Cutters & Chain Nose Pliers

Cutters & Chain Nose Pliers

When you're ready to try your hand at making jewelry with wire, you'll need to assemble a set of basic wire working tools. The number and quality of tools you choose will depend largely on your philosophy and style.

The most basic and useful wire jewelry components are jump rings, head and eye pins, wrapped beads, and hooks. We'll learn the methods for making these in a separate article. Here, we'll look at the standard tools I recommend to accomplish these tasks. You may be able to get by with fewer, but your learning experience will go more smoothly if you have them all at the ready.

In this first article in the series, we examine two wire-working tools of utmost importance: wire cutters and chain nose pliers.

Wire cutters

Wire cutters, of course, are absolutely required if you plan to work with wire. There are many models and styles to choose from. However, the preferred style for jewelry making is the flush cutting or side-flush cutting ("diagonal") cutter. These cutters create a relatively flat cut. Many household wire cutters leave wire with a jagged end, which is scratchy and undesirable for jewelry making.

Be careful never to use your cutters on wire larger or harder than intended. (I've damaged more than one nice pair of cutters this way.) The most common way to gouge the sharp surface of cutters is to use them on "memory wire," which is typically made from hardened steel. Memory wire looks innocent enough, but it's deceivingly strong. Only use heavy-duty wire cutters from the hardware store or special "memory wire cutters" when working with it.

Chain nose pliers

Chain nose pliers do not have noses made of chain, so their name is a little misleading. In reality, they resemble the "needle nose" pliers you may be familiar with from the hardware store. The key difference between these two types of pliers is jaw length. Chain nose pliers typically have much shorter jaws than needle nose pliers, which can be used for reaching into long, narrow spaces.

It's very important that your chain nose pliers have smooth metal jaws - not serrated jaws. One of the challenges of wire jewelry making is learning to avoid scratching and marring wire with your tools. This is almost impossible to accomplish with serrated pliers.

Chain nose jewelry-making pliers are available in different jaw widths. For detailed work with small gauge (diameter) wire, you may want to choose pliers with very small tips. But when you're just getting started, this shouldn't be a concern.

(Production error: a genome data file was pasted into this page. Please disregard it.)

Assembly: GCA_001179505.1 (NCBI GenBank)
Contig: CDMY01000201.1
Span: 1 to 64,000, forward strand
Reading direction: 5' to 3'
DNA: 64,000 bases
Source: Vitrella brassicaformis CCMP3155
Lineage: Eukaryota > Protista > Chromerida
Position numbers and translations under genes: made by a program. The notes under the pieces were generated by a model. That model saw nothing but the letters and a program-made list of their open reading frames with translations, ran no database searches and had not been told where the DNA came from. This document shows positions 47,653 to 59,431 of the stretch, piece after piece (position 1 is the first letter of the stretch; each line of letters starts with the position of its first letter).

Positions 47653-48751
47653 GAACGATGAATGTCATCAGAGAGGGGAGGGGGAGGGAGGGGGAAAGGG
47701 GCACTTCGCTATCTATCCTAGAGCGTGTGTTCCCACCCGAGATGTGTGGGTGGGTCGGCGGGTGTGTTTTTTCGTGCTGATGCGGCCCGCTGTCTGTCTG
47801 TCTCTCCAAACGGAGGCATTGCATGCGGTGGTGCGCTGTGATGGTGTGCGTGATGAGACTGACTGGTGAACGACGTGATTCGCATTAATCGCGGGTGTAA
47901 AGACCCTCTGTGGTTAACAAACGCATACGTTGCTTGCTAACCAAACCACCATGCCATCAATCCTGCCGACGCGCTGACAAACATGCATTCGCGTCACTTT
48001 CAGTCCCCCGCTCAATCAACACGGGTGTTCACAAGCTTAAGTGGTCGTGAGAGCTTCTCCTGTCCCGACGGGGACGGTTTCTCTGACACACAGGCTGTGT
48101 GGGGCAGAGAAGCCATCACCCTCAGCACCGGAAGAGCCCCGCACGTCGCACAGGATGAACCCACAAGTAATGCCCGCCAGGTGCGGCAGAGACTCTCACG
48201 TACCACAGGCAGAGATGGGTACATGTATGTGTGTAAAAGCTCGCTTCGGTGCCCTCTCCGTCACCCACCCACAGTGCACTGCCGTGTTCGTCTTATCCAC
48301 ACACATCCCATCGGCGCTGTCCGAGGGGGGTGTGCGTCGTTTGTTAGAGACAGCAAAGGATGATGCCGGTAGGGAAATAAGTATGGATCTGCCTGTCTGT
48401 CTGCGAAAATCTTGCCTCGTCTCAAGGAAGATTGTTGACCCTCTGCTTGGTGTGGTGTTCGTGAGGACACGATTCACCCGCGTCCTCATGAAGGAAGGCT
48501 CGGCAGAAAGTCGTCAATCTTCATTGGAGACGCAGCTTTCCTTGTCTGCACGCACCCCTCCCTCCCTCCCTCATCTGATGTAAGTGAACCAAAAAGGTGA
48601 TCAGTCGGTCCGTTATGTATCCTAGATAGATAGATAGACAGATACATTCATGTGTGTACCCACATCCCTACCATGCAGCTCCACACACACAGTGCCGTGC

Most chain nose pliers come equipped with leaf springs (actual springs or springy metal bars) between the handles. These cause the handles to spring-back automatically as you release your grip. Some artisans believe this feature increases stress on hands or decreases control and precision. Others embrace leaf springs, believing they help to ease hand fatigue.

If you're concerned about this issue, you'll need to experiment using pliers with leaf springs in place and with them removed. (Be sure to ask your supplier whether the leaf springs in a particular model are removable.)

As with most other tools, you'll have the option to purchase less-expensive models at craft stores, or more "professional" brands from jewelry supplies distributors. If you're unsure whether wire work is really for you, or if you only plan to use wire occasionally, a cheaper set should work just fine. But if you'll be working with wire regularly, I recommend purchasing at least one higher-quality (and possibly ergonomic) pair. If you like to make chain maille or other jump-ring intensive work, you'll probably want two pair.

Click here for the next article in this series, Wire Work Tools - More Useful Pliers.

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Chris Franchetti Michaels is a writer and jewelry artisan specializing in beaded designs, wire work, and metal fabrication. She is the author of the books Teach Yourself Visually: Jewelry Making and Beading, Beading Quick Tips, and Wire Jewelry Quick Tips.




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This content was written by Chris Franchetti Michaels. If you wish to use this content in any manner, you need written permission. Contact Susan Mendenhall for details.